Factory farming has destroyed some people’s culture, as well as the quality of meat. A family farm had been an American icon for a long time, but the emergence of factory farms has led to the destruction of family farm, as factory farm owners have managed to reap huge benefits from a small space. They have kept the production costs relatively low, thus, keeping out small farmers who were their competitors. Small-scale farmers who rely on animals are forced to look for other alternatives of earning a living, as their expenditures continue to rise through the maintenance of infrastructure that is destroyed by activities in factory farms. Large factory farms seldom care about space or comfort for the livestock, as long as they are getting the benefits with minimum costs.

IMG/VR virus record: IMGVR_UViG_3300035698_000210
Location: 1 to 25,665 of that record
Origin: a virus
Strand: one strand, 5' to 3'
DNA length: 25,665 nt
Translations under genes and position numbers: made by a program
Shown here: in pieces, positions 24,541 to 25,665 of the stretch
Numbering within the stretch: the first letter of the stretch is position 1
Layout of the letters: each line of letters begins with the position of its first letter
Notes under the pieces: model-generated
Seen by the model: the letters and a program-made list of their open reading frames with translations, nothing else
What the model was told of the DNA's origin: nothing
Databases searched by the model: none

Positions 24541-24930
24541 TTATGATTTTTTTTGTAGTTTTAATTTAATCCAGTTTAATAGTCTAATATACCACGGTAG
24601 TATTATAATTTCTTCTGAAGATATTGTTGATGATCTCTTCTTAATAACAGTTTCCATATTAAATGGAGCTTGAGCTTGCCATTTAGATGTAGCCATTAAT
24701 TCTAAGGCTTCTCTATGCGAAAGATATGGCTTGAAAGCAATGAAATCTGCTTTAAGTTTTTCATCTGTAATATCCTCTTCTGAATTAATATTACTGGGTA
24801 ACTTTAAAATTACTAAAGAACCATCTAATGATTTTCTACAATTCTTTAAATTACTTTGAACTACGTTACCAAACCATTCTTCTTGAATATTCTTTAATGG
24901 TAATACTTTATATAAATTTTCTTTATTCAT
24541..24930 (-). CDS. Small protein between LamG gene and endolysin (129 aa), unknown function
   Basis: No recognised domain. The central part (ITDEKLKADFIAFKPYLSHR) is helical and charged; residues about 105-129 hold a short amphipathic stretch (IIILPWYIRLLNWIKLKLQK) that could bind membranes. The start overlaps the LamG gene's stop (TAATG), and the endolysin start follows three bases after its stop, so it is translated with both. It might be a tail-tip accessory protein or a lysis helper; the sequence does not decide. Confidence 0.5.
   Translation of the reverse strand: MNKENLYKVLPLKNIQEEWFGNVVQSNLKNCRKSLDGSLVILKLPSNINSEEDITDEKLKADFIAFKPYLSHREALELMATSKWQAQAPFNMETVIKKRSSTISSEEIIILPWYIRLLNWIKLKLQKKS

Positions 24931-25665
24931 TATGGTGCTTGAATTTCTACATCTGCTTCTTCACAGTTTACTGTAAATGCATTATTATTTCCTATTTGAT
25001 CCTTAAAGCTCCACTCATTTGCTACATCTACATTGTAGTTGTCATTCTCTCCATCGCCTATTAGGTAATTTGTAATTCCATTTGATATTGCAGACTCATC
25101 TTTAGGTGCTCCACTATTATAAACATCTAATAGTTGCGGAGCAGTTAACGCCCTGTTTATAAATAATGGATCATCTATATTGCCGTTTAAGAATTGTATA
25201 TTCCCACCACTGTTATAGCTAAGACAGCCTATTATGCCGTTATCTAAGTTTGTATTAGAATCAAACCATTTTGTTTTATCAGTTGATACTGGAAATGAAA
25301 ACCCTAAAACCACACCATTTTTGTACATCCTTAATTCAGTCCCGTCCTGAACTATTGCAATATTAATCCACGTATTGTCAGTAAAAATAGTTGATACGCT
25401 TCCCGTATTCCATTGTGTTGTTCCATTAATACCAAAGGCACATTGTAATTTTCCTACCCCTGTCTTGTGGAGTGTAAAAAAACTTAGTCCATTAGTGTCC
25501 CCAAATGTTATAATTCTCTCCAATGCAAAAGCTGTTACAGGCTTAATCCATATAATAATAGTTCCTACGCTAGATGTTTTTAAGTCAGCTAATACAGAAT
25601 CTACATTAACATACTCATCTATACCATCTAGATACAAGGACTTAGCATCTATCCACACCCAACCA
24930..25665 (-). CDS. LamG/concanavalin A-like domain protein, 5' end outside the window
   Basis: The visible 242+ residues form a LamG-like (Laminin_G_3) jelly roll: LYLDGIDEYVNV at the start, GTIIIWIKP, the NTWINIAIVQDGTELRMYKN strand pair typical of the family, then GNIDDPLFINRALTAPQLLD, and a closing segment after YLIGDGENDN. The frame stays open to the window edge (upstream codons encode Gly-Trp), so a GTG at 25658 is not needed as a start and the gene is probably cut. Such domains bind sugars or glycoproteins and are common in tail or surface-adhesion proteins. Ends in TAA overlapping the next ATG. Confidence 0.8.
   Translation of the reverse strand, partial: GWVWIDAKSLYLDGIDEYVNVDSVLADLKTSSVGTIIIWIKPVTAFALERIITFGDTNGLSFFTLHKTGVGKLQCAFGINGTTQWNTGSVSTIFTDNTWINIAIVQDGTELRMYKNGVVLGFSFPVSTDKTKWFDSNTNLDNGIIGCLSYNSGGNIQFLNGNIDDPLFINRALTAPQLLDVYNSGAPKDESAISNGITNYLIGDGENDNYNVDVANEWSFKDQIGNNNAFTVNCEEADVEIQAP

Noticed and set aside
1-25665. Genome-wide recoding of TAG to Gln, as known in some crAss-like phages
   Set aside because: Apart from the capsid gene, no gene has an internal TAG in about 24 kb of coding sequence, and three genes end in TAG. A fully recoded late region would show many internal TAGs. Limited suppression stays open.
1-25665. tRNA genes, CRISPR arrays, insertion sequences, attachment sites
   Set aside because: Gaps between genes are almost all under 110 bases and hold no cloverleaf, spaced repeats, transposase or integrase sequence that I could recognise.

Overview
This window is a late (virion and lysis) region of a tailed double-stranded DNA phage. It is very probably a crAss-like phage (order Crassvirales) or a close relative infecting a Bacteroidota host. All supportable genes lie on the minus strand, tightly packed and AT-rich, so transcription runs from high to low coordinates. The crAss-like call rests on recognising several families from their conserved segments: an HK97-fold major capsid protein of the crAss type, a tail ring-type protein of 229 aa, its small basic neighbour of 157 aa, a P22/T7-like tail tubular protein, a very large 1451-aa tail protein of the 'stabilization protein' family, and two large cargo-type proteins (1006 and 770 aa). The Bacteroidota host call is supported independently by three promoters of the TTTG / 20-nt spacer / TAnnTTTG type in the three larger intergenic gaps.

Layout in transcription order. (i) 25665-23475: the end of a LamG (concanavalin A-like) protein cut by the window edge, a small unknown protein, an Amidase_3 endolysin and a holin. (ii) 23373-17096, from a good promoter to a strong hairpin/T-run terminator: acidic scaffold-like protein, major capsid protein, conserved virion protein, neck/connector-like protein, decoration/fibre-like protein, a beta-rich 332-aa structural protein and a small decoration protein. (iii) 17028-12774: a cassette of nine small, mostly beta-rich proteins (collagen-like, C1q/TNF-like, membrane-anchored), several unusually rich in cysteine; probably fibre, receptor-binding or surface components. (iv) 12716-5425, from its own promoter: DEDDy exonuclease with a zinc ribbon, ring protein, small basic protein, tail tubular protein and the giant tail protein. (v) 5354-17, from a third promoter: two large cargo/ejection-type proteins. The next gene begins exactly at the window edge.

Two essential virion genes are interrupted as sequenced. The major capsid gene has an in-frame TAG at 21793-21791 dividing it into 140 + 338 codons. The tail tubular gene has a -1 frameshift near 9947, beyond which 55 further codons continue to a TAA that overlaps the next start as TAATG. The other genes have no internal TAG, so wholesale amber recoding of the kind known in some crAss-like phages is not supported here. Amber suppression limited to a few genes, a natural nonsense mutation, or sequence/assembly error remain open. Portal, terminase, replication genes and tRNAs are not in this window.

Researchers have indicated that the current practice of factory farming for human consumption is unacceptable because of its effects on humans, animals, as well as the environment. A study carried out by the Pew Commission in 2008 concerning Industrial Farm Animal Production recommended for a termination of some intensive production methods that included battery cages, gestation crates, as well as force-feeding birds to yield fatty livers, which were harmful to the animals (Pluhar 455). Factory farming consumes a lot of fresh water, which could be directed for other uses. Disposal of animal waste entails pumping of water into the pits that store such waste. Some water that is contaminated with chemicals may leak from the pits and join the local waterways, leading to the spread of toxic chemicals that destroy aquatic animals and other organisms. The support for factory farming has also encouraged monocultures, which are a threat to food security. Single-crops farms have taken much of the agricultural land, yet much of the crops are fed to livestock.